# Ottawa confirme l'achat d'avions militaires et 1 milliard $ en retombées

# Le contrat accordé à Boeing par Ottawa suscite des critiques

# Stephen Harper répète que Kyoto contient des objectifs irréalistes

Une législatrice américaine plaide pour une alternative au passeport obligatoire

Dix degrés de plus dans le grand nord québécois d'ici 100 ans

Ottawa n'imposera pas une cible nationale de réduction des GES

Contrat octroyé à Boeing · La critique se manifeste

Dion se moque de la bedaine de Harper

Le contrat accordé à Boeing suscite des critiques

Les adversaires de Kyoto mobilisent des chercheurs américains pour attaquer la crédibilité du rapport de l'ONU sur le climat

Pas de changement de cap en justice

Un contrat fortement critiqué

Le Canada pourrait manquer de soldats


Springtime in Afghanistan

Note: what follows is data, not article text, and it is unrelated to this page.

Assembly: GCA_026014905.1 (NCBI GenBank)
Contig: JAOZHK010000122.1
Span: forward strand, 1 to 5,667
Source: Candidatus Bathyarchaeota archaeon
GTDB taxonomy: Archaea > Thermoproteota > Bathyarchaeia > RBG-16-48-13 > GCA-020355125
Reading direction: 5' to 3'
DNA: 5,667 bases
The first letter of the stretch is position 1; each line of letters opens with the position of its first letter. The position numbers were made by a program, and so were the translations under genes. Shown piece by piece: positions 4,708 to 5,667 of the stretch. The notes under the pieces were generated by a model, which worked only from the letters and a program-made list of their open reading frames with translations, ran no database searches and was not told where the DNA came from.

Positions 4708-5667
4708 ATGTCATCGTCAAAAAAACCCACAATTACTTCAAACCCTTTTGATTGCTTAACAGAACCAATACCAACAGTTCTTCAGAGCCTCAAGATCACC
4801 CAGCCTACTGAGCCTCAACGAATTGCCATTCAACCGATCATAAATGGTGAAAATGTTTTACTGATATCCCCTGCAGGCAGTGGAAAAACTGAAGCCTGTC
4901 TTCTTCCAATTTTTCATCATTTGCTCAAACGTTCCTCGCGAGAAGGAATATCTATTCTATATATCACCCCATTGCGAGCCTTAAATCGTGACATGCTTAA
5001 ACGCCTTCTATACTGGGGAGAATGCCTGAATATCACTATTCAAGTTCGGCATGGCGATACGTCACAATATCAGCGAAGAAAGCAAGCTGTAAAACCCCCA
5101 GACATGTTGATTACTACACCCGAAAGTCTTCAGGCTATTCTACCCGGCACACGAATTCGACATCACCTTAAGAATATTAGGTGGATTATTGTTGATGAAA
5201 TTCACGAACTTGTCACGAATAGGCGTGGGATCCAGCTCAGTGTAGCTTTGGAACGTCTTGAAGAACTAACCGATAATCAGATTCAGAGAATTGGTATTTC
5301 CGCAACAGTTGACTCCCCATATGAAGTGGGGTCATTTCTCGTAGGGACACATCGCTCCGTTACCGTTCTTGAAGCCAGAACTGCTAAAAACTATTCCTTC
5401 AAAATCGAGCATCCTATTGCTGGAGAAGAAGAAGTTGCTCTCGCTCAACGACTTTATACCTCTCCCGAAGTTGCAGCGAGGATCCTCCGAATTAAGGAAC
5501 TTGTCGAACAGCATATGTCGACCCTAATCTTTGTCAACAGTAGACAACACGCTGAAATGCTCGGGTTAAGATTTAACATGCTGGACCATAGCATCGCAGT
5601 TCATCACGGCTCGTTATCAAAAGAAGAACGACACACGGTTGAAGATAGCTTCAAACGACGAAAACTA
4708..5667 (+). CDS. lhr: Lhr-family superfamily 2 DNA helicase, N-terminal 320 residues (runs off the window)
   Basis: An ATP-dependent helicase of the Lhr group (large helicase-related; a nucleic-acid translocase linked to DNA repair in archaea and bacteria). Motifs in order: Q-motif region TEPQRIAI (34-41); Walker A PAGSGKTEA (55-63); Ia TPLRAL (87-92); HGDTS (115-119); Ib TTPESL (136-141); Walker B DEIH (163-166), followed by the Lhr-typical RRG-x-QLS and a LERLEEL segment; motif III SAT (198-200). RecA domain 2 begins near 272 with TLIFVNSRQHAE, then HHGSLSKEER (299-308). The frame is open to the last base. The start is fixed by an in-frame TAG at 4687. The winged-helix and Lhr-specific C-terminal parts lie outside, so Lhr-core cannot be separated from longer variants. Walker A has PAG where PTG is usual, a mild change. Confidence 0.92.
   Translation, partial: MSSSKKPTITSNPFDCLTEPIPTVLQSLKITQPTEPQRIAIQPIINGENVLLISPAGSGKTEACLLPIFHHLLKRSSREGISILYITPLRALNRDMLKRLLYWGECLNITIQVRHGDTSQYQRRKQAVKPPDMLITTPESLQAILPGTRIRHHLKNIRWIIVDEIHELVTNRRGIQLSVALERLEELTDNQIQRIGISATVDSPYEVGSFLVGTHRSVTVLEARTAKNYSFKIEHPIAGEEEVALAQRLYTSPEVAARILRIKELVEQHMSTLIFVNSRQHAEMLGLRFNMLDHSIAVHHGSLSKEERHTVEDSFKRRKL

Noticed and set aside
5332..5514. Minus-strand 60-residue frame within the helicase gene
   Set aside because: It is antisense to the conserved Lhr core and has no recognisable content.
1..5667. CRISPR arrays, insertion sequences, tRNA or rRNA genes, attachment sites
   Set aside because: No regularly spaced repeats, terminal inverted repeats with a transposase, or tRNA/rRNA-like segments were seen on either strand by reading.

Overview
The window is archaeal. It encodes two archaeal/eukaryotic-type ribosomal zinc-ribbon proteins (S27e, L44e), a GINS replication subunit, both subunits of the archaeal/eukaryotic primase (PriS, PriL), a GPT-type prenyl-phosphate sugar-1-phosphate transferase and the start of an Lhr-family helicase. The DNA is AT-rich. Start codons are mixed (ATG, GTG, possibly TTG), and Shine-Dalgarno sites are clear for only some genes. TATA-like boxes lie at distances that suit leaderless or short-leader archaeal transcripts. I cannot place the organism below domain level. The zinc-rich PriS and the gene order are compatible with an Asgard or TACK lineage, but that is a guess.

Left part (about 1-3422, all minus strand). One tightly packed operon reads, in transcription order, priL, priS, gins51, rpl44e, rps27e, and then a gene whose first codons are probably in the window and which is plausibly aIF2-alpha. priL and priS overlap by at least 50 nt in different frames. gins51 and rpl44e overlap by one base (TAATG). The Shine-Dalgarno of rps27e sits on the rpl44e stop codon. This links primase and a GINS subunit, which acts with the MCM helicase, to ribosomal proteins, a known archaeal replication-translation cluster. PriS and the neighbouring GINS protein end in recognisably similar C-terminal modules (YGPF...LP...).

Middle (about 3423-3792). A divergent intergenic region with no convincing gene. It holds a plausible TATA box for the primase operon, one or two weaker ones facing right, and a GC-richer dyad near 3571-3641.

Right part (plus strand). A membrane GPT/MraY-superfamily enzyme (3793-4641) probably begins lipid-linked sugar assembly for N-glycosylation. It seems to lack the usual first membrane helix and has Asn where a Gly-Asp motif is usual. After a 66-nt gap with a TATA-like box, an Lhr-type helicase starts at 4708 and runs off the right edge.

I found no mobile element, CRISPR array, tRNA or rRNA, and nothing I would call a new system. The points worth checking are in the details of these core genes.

Posts with this, Subject: Re: PRESSURE POINT SPECIAL are still coming in and so in that they ought to be presented to you as a whole to as great
        an extend as possible no BELOW(30) tonight.

        The Digest goes farther afield that the Canadian media. The Canada Com Network runs a continuing page on Canadians in Afghanistan at this link .

        We have the reports of Cabinet Ministers from time to time.

        What is presented to you to provide an alternative view is an article from the Asian Times dealing with the same subject as one from the National Post.
        but with somewhat more and more disturbing information. Included, if it arrives is a map of Afghanistan's provinces on which you can trace the strategy
        the Asian Times author outlines.


Afghan bill offers immunity for war crimes United Nations objects

Sayed Salahuddin, Reuters, with files from Agence France-Presse
Published: Friday, February 02, 2007